God hates it when death occurs. He created man and woman to live forever, and then the devil stepped in. So He’s crying as much as Robin’s family, maybe even more so. God has been there, as Jesus was sacrificed on the cross some 2000 years ago, so He knows the pain that everyone is feeling, and more so. But that probably wouldn’t bring any sense, healing or comfort to those involved, personally or otherwise, in Robin’s life and his work. Still, there is one thing that I know- the only thing we can do as fans and supporters of Robin’s work right now is to pray for the family and pray for God’s healing hand of restoration, as He comforts and draws people to Himself.

Though not every situation is caused by God, every situation can be used by God to make something beautiful from the ashes. Though I am not sure if Robin was a Christian or not, the fact remains that the family need healing; and I pray that God heals them in time, and that they would not become bitter and twisted from this event. And while what we can do is pray for the family; through this out-from-left-field ordeal, we are also inadvertently jolted into reassessing our life, and actively living each day to the fullest, as if it’s our last day on Earth. Because Robin’s death will impact people’s lives, due to his extensive filmography and larger than life personality; it’s a fact that at least one person will come to Christ as a result. But that’s also a fact worth wrestling with and pondering over.

So what short message could I impart to each of you, so that it doesn’t sound preachy or insensitive to Robin’s family? I would ask you to treasure your days on Earth, and always keep eternity in mind, as we never know when our time is up. We never know what is around the corner, and we never know when a tragedy can hit us. I think Steven Curtis Chapman says it best in his songs “Last Day On Earth” (as we contemplate what we would do on a possible last day on Earth) and “Beauty Will Rise” (a testimony type of song, that reassures is that God is in control), so here are these songs here and here, and this video below, and hopefully they can provide meaning and solace in a much more effective way where we as a site can’t at this moment.

Have you listened to these songs? Are you teary? I know I am slightly emotional…how could you not be? I will now instead give you all the opportunity to say what you want to say about Robin Williams in the comments below. Whether you loved his acting or not, this loss will be pretty big for everyone, even if you only saw and liked Aladdin. Let us know in the comments your favourite Robin Williams film, and also if you could write a message to his family (you never know, they could be regular readers of this site), that would be great.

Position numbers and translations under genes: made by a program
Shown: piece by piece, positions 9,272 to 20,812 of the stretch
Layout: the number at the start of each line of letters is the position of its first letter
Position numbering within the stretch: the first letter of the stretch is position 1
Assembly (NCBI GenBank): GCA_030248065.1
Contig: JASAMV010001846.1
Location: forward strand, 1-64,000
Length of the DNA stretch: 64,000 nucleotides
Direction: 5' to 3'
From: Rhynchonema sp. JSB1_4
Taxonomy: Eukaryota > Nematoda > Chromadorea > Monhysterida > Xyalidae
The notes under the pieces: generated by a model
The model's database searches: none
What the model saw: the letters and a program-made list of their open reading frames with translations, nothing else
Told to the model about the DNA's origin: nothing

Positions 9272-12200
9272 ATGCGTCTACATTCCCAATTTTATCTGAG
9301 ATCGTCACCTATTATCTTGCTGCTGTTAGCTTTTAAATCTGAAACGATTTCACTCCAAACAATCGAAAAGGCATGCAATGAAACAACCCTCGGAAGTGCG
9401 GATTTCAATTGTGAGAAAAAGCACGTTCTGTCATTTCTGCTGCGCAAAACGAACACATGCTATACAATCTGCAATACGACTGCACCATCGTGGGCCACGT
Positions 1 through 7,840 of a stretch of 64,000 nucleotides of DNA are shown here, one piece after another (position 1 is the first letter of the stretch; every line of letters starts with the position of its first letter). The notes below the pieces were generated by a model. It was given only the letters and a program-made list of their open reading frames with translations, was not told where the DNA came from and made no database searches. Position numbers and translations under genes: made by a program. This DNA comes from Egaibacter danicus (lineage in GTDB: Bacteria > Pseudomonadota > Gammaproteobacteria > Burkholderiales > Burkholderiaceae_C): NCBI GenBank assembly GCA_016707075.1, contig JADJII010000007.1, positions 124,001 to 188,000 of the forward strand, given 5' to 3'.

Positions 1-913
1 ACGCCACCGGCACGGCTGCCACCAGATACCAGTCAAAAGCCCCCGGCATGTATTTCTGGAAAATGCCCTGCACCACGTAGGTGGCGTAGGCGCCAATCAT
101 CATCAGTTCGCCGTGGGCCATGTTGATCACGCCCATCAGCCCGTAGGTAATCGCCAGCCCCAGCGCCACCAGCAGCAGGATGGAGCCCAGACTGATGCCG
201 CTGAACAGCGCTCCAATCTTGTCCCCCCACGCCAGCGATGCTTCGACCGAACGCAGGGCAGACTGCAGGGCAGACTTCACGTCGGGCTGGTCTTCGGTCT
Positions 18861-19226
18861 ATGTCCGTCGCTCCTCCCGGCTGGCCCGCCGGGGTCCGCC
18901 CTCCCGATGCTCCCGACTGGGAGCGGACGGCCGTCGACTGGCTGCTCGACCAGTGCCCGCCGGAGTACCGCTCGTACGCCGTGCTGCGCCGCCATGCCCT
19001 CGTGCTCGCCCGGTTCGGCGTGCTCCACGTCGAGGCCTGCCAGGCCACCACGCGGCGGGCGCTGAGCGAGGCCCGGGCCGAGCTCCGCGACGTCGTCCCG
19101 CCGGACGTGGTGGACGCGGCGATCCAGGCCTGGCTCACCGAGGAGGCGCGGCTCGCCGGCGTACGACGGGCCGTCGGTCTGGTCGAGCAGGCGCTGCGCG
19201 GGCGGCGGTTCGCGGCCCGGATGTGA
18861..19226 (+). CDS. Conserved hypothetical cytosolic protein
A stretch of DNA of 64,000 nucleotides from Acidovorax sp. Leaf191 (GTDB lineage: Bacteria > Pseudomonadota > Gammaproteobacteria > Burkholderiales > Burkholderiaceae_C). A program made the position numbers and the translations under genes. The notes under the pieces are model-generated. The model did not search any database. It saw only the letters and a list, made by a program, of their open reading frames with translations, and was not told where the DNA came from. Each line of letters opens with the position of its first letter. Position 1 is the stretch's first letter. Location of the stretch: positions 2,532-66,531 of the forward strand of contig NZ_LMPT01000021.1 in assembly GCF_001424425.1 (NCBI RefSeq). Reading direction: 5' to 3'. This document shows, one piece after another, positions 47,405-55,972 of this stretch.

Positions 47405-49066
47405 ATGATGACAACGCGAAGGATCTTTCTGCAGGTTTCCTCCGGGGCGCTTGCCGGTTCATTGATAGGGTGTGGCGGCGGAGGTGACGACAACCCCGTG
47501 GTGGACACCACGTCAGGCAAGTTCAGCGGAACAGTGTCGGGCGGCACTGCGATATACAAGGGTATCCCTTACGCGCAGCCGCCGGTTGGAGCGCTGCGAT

11 thoughts on “Message Mondays: How Do We Process A Celebrity Death? (Steven Curtis Chapman’s “Last Day On Earth”)”

    1. Yeah, it definitely is emotional, I’m not sure if Robin Williams was a Christian, but I did find a few interesting articles that allude to the fact that he did at one point make a genuine commitment:

      All we can do is pray for his family, and pray that God gives them peace and comfort.

    1. Never seem Patch Adams, probably will soon.

      My favourite Robin Williams films are Mrs Doubtfire, Hook, Dead Poets Society, Good Will Hunting, Flubber and Aladdin

  1. Like you Johnathan, I was in shock when I heard of Robin’s death. He was one of my favourite actors. Funny and versatile, like you said. I pray he’s with the Lord, but we just don’t know. My family and I felt so grieved when we heard the news that our hearts were filled with anguish for his family, and for the unsaved. We need to take every moment as a chance to sow a seed in an unbeliever’s life, because we never know if that person will die the next morning, and Hell is an absolutely terrible place for anyone to go.
    My favourite film of Robin’s would have to be Jamanji.

        1. Well I guess I knew his face and not his name and I only knew him in Jumanji. For all the other films, I don’t think I have seen any of them. 🙂 I don’t really watch movies, I listen to music more than I watch movies. That’s why I’ve missed out some of what you guys are saying about Robin Williams. 🙂 Everywhere I went to on the internet yesterday, it was mostly about Robin Williams, that’s when I went to “wiki” him out. 🙂

    1. Thanks for the comment Luc, glad you liked my article.

      By the way, I wrote it, not Jon lol…

      Be on the lookout for more Robin Williams themed articles this week- TV Thursdays, Sentimental Saturdays, Top Tens!

        1. Thanks for that Luc, it’s great that you are loving the blog posts and reviews that me and my team do here. Thanks for visiting the website, and feel free to like on facebook and follow on twitter.